The Long Conversation Continues: 18 Months Later at RSU 2
In February of 2012, the Maine Department of Education’s Center for Best Practice posted The Long Conversation, a case study of Regional School Unit 2, and their implementation of student-centered learning systems in the schools of Dresden, Hallowell, Monmouth and Richmond. In that case study, educators in the district discussed their journey over the past ten years moving away from a traditional system of schooling. Eighteen months later, we revisited the district, sitting with Matt Shea, Student Achievement Coordinator, to catch up on RSU 2’s continued progress.
When the interviews were conducted for the RSU 2 case study, the district was in the middle of its first year in which the entire K-12 system was proficiency-based. It was also the first year of the adoption of a district-wide curriculum based on the measurement topics and learning targets developed in collaboration with the Maine Cohort for Customized Learning (MCCL). Both of those firsts taxed the capacity of the district, and experiencing the system led to profound changes in approach. For example, halfway through the year the district found that students, in a student-paced system, were getting far behind. Rather than waiting until the end of the year, when the damage might be irreparable, the district in February shifted from a “student-paced” model to a “teacher-paced-or-faster” model. This experience reflected the districts commitment to a “check-and-adjust” ethic, meaning the educators at RSU 2 are constantly evaluating their levels of success, and, if there are gaps or lapses, adjusting practice immediately to address it. This process of checking and adjusting has been primary engine of RSU 2’s work for the past 18 months.
“This past year has been a process of refining practices,” said Shea. The measurement topics and learning targets benefitted greatly from a year of ground-truthing. The MTs and LTs were considerably edited and improved based on the experience of RSU 2’s teachers; and the teachers considerably improved simply by spending a year in system that, through its structure, made different demands than a traditional system.
Approaching Rigor Through Practice
RSU 2 also focused its energy on defining rigor, and making sure that all students in the district achieve the standards to an acceptable level. “In the first year we had the learning targets. This is what you need to know. But [we] were not clear about what the rigor of it was,” explained Shea. The question he describes is one that every district faces: What does proficiency look like? As defined in the Glossary of Terms Related to Proficiency-Based Learning, a standard describes the knowledge or skill required. Proficiency describes the acceptable level of performance. RSU 2 had two concerns. First, what is an acceptable level of performance? Second, how could they ensure that teachers throughout the district were teaching and assessing to that level – that a student in one building or classroom would have an equitable experience as a student in another?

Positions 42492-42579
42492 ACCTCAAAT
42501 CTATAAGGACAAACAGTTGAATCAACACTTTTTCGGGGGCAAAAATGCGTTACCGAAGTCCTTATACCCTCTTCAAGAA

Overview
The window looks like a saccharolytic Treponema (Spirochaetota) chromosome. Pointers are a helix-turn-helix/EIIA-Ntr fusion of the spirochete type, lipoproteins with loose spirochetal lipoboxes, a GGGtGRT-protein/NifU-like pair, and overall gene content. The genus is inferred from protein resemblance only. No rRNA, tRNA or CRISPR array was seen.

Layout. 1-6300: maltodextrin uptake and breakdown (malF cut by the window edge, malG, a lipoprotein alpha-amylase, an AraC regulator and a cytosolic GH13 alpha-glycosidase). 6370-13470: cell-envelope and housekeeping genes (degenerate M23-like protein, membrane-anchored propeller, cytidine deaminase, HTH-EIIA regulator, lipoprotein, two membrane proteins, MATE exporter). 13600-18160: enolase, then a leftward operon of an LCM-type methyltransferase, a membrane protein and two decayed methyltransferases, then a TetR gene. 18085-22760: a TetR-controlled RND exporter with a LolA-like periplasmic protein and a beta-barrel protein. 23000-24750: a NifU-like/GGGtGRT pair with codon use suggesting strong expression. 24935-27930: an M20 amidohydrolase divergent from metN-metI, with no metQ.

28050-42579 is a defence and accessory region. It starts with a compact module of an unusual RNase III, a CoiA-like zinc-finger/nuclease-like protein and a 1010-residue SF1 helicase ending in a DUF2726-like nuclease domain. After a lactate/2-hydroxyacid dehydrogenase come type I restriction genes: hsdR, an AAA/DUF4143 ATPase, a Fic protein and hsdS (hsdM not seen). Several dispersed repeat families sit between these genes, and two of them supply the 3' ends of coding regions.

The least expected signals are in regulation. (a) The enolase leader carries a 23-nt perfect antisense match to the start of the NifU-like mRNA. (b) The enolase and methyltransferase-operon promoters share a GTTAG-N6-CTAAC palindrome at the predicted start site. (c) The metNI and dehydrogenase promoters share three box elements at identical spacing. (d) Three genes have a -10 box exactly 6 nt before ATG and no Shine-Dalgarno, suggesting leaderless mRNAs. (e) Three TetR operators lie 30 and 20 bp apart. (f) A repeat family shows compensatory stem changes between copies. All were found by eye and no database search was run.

To begin the process, RSU 2 began to focus on and embrace the taxonomy of learning that is embedded in the Measurement Topics. Developed by Robert Marzano and John Kendall in 2007, the taxonomy provides very specific language around what the different levels of cognitive rigor would look like.
The district worked with teachers and administrators to come to common understandings and agreements about what level of rigor is sufficient to be called “proficiency” and what that actually looks like in the classroom. Conversations and workshops were held on professional development days, and through the ongoing district curriculum structure discussed in detail in the original case study.
RSU 2 then began developing a system of common assessments that reflected this understanding. It is through these common assessments that teachers will be held accountable. “If I’m a teacher and kids are meeting standards on all of my assessments, but they’re getting two’s on the common assessments… that’s evidence that I have to change what I’m doing,” said Shea. In such a system, with common assessments designed and agreed on by teams of teachers, then students in different classes will not only address the same standards, but will address and meet them at the same level of rigor. In addition, the common assessments create a common pool of data for teachers to discuss the learning of students and methods of instruction.
Approaching Rigor Through Policy
In the course of implementing this systematic approach to rigor the district reexamined the question, “What level of rigor is ‘enough?’” In other words, what does it mean to be proficient? What is an acceptable level of performance?